Types of Mesothelioma Pathology

The two types of pathology involved in a mesothelioma diagnosis are histopathology and cytopathology. The different categories of pathology are based on the part of the body being studied.

Mesothelioma Pathology Types
  • Cytopathology: Studies cells obtained from body secretions and fluids.
  • Histopathology: Involves examination of body tissues, collections of cells with similar behavior that work as a unit.

Both types of pathology rely on the microscope for examination. Cytopathology focuses on examining individual cells from body fluids or fine-needle aspirations. It offers a less invasive diagnostic approach for early detection and monitoring. Histopathology is required to confirm mesothelioma and distinguish it from other cancers.


Histologic evaluation of a tissue sample is usually required to diagnose mesothelioma. The three cell types of mesothelioma — epithelioid, sarcomatoid and biphasic — are classified based on how a tissue sample looks under the microscope. Each cell type of mesothelioma responds to treatment differently. 

Epithelioid mesothelioma is the most common type and accounts for between 50% and 70% of all mesothelioma cases. Sarcomatoid and biphasic types each represent about 10%-15% and 20%-30% of cases, respectively.

Immunohistochemical stains use antibodies to detect certain substances in a tissue sample that can help tell mesothelioma apart from similar-looking cancers, such as types of lung cancer. These stains change the color of the sample based on which antigens are present.


Mesothelioma cytology involves examining the fluid in the pleural cavity. The pleural cavity is the space between the pleura, the two tissue layers that cover the lungs and chest wall. In a person with mesothelioma, this fluid can contain cancer cells and/or other substances that suggest the presence of cancer. Pathologists can use this information to help with a mesothelioma diagnosis.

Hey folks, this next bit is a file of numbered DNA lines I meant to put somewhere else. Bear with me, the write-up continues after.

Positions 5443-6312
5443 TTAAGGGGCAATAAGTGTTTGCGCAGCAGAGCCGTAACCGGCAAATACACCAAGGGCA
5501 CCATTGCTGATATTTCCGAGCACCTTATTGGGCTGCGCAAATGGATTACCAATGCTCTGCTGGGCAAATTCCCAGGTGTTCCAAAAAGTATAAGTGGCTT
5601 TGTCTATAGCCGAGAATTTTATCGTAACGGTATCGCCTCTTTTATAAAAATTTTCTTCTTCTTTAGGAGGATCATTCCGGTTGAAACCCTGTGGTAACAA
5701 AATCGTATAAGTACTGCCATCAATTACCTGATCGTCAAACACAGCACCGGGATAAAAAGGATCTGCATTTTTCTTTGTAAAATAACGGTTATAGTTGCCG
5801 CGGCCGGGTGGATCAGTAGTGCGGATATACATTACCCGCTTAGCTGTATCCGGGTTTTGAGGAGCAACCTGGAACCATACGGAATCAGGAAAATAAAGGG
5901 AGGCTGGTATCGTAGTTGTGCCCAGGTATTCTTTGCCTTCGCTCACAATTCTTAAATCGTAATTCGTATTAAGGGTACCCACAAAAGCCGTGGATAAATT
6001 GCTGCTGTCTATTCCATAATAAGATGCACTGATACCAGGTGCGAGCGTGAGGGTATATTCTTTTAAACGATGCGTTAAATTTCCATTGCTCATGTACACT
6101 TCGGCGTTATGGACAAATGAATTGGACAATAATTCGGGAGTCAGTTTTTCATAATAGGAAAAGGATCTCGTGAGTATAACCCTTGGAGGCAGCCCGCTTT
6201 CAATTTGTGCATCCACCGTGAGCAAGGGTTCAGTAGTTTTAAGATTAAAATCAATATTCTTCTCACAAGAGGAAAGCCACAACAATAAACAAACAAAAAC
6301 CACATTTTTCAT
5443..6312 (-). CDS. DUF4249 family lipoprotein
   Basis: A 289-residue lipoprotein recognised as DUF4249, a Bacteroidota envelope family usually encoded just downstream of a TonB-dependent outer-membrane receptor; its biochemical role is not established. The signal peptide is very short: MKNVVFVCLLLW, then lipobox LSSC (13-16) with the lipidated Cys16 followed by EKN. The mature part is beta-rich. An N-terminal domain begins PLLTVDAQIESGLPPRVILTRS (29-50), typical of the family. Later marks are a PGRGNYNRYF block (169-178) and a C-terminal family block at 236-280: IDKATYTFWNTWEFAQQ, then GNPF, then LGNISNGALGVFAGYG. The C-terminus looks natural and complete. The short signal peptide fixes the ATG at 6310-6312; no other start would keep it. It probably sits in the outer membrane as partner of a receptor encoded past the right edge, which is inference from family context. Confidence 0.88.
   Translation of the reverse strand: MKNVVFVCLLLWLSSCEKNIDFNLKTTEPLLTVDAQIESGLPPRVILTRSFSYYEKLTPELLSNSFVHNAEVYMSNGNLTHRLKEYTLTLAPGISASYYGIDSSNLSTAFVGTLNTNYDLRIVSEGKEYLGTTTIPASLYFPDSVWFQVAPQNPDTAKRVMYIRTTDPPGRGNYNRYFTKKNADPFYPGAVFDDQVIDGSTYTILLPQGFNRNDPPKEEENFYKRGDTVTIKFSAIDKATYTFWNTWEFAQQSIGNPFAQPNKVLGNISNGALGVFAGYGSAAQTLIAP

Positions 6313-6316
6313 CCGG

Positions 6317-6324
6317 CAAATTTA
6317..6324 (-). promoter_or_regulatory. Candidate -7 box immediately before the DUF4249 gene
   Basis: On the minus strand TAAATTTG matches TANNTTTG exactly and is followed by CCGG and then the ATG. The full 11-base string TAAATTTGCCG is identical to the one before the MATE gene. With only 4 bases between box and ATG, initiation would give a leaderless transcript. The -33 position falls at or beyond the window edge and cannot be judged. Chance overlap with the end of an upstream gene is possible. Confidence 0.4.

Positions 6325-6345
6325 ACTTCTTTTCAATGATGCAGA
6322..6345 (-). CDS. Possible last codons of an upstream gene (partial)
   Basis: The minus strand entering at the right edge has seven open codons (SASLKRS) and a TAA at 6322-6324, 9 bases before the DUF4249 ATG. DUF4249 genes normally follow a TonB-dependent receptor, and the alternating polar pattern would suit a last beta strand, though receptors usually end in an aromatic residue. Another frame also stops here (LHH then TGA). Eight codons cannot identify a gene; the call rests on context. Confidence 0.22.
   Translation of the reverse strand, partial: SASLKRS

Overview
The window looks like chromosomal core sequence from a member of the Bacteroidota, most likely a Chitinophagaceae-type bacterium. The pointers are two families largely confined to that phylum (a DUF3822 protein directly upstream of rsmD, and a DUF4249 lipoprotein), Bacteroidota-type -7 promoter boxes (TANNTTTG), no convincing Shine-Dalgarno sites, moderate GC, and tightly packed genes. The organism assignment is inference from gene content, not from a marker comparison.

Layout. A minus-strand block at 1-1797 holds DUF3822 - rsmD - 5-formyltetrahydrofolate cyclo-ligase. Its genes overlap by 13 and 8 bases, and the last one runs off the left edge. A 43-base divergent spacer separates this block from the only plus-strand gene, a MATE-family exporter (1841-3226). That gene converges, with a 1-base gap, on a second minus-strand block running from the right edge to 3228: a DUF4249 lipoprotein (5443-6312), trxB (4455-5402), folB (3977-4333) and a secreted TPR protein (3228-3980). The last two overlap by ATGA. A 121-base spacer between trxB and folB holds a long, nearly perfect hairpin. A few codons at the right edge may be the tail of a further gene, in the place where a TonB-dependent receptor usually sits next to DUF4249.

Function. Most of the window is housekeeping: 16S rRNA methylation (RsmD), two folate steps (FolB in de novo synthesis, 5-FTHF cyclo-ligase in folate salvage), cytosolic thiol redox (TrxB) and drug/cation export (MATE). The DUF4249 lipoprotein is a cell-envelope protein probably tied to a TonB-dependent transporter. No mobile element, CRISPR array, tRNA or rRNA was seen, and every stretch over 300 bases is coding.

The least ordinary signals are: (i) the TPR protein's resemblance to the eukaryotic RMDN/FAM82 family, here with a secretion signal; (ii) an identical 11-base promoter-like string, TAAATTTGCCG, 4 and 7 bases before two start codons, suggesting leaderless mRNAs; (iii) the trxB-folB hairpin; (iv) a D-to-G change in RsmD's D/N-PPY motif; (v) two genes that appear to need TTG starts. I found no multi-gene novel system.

Cytology on its own isn’t enough to diagnose mesothelioma. However, when performed by an experienced pathologist, cytologic evaluation combined with imaging and/or blood testing can help to diagnose mesothelioma. A tissue biopsy with histology testing remains the best way to get an accurate cell-type diagnosis.

What Happens After You Receive Your Pathology Report

Pathology reports guide mesothelioma treatment, so receiving your report will generally lead to a discussion about your potential treatment options. If you receive the report before discussing it with your doctor, it’s important to go over it and identify any questions you have. This initial review allows you to go into your doctor’s visit prepared to discuss your results. 

If you become overwhelmed by the conversation about your diagnosis, know that you’re not alone. Your doctor is there to answer questions and support you. Additionally, if you’re interested in getting a second opinion on your diagnosis and treatment, patient advocates can help connect you with specialists and cancer centers near you.

I always wanted to help people. I have some medical background and a soft spot for those in need. I figured if I could guide patients and families through one of the most challenging times in their lives, I was doing a good thing. My hope is to make their lives better and take some of the burden off their shoulders.

Along with helping you find doctors, the Patient Advocates at The Mesothelioma Center are available for additional support. Advocates often provide medical resources, help with navigating the health care system and assistance in applying for insurance, among other benefits.